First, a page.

Known around the world for its culture and cuisine, Japan is a favourite destination for Aussies jetting off on vacation. However, knowing where to start in creating your Japanese bucket list can be tough. After all, this country boasts centuries of history, awe-inspiring natural wonders and some of the world's most technologically-advanced cities.
To make things easier for you, we've created a rundown of our top four must-see places in Japan. Let's start our journey to the Land of the Rising Sun.
Two hours south of Osaka you'll find Japan's largest cemetery, Oku-no-in, a place of intense spirituality. This ancient forest graveyard grew out of a desire for people to be buried close to Kobo Daishi, the founder of Shingon Buddhism. So revered was Daishi that his followers believe he has been meditating in the Gobyo, the crypt where his body is interred, since the year 835.
The number of people buried here numbers over 20,000, and walking among the tombstones and soaring cedar trees is a uniquely still and calming experience. Once inside Oku-no-in there are different routes you can take, however there are several sites that are well worth checking out:
- The Ichinohashi Bridge - This is the traditional entry point to Oku-no-in. It's recommended you follow local custom and bow before crossing as a mark of respect to Kobo Daishi.
- The Gokusho Offering Hall - Near the Offering Hall is a row of statues depicting Jizo, an important Buddhist figure who protects travellers, children and the souls of the dead. You'll see people throwing water over the statues as they pray for departed family members.
- The Gobyobashi Bridge - Again bow before crossing, and note that food, drinks and photography are forbidden beyond this point.
- Torodo Hall - In the site's main hall of worship you'll find two lamps that are said to have been lit for over 900 years without interruption.
- The Gobyo - This is the furthest anyone can go. The entrance to Daishi's mausoleum is marked by a humble thatched-roof gate.
The cemetery itself is accessible all year round. However, the halls have set opening hours. The Torodo opens between 6.00am and 5.30pm, and The Goshuko Offering Hall between 8.30am and 5.00pm.
Perhaps the country's most lavishly decorated shrine, To-sho-gu is next on our list of places to visit in Japan. This UNESCO World Heritage Site is located in the town of Nikko, gateway to the beautiful Nikko National Park. The shrine itself is the resting place of Tokugawa Ieyasu, the founder of the powerful Tokugawa Shogunate which ruled Japan from 1600 to 1868.
The compound is set in a charming forest and consists of more than a dozen buildings decorated with wood carvings and gold leaf. Upon arrival, your eye will be immediately caught by the impressive five story pagoda. Once inside, the main highlights are:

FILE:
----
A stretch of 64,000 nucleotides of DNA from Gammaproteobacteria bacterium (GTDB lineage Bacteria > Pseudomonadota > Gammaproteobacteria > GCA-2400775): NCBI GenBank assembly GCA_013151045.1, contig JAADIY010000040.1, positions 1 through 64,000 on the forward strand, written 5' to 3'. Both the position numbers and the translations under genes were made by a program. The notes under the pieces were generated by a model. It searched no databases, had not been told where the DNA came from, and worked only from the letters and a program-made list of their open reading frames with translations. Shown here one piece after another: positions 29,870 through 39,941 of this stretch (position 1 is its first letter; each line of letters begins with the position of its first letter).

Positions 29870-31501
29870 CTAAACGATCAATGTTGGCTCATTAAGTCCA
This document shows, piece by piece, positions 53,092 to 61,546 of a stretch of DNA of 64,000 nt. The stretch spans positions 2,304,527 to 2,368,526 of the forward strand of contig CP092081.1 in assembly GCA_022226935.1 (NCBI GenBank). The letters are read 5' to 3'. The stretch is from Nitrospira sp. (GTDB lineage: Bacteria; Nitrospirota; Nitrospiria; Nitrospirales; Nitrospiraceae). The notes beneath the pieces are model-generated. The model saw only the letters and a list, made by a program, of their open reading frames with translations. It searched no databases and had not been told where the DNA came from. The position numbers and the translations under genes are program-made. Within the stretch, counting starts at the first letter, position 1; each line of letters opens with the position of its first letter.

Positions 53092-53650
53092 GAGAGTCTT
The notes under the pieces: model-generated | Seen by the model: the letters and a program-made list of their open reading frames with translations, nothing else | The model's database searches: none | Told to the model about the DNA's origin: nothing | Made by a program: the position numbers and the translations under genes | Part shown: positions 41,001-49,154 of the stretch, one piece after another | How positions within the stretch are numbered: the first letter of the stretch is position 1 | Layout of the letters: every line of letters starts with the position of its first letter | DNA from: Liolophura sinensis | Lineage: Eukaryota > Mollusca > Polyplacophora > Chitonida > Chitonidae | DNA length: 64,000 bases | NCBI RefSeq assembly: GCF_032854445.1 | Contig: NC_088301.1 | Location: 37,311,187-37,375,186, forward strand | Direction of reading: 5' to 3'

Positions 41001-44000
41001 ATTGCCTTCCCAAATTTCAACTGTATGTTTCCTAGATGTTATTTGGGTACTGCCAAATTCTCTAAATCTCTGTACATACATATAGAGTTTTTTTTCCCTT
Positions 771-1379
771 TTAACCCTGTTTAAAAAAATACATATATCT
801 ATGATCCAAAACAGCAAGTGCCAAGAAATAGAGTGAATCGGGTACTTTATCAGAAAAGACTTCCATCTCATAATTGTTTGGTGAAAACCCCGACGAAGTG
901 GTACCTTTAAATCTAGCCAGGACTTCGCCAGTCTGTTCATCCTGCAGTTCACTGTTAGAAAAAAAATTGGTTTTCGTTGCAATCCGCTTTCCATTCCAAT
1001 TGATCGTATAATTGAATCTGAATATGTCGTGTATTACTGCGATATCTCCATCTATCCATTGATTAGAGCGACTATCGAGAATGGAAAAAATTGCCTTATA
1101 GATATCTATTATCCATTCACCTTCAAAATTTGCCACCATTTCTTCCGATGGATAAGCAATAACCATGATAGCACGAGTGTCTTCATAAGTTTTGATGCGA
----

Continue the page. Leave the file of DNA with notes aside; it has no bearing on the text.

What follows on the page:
- The Sunset Gate - Known in Japenese as Yomei-mon, this gate is covered with over 500 ornate carvings. The gate is named ‘sunset’ because its beauty is so intense you can stare all day without losing interest.
- Hondijo Hall - One of the most famous elements of To-sho-gu is the crying dragon painting in Hondijo Hall. This enormous artwork stretches across the whole ceiling, making for a truly awe-inspiring sight.
Getting to To-sho-gu involves a 10-minute bus ride, or 30-40 minute walk from Tobu and JR Nikko Stations. The site is open between 8.00am and 5.00pm from 01 April to 31 October, and 8.00am and 4.00pm from 01 November to 31 March.
The sacred pinnacle of Mount Fuji is Japan's highest point. Even if you don't fancy making the 3,776 metre ascent to the very top, the iconic shape and snow-capped peak of Fuji-san make it a wonderful photographic opportunity. There are plenty of options for enjoying this picture-perfect area, one of the best being from the comfort and relaxation of the hot spring resort town of Fujikawaguchiko.
It's worth knowing that even when close to the mountain, clouds can often obscure views. The best time to see the peak in its full glory is either early in the morning or late in the afternoon. To include the famous cherry blossoms for the perfect photo, mid-April is prime time.
Despite its location in Japan's capital city, Senso-ji harks back to a past era. Tokyo's most famous, and oldest, Buddhist temple is an unforgettable experience that will wow even the most seasoned traveller.
A 15-minute train journey from Tokyo Station, the most obvious starting point when visiting is the Kaminarimon Gate. This colourful entrance point is decorated with statues of the gods of wind and thunder, a large red lantern and an ornate carved dragon.
Walking around the grounds there's plenty to take in, but the obvious focal point is the five-story pagoda. Dating from the 10th century, like the rest of the complex, the pagoda was rebuilt following damage in World War II, but lost none of its magnificence in the process.
As the pagoda is a graveyard, access is only available to relatives of those interred, but don't miss out on the opportunity to take photos of its grand exterior. There are surprisingly few pagodas in Tokyo, and none as impressive as this!
With so much packed into one site, it's inevitable that somewhere like Senso-ji is going to be a big draw. We recommend going early in the morning or later in the afternoon to avoid the crowds. At night the complex is illuminated, making for a particularly special experience.
If this article has got you excited to check out what else Japan has to offer, the time to start planning your trip is now. Get in touch with your local Travellers Choice agent to plan a tailored trip to tick everything off your list.